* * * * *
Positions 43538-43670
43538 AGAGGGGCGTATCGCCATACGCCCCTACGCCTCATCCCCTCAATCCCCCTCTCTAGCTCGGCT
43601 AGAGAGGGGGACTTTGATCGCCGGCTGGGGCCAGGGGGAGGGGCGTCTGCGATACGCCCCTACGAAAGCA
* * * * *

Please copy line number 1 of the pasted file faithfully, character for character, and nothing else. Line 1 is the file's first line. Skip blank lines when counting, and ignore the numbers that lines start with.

Positions 43538-43670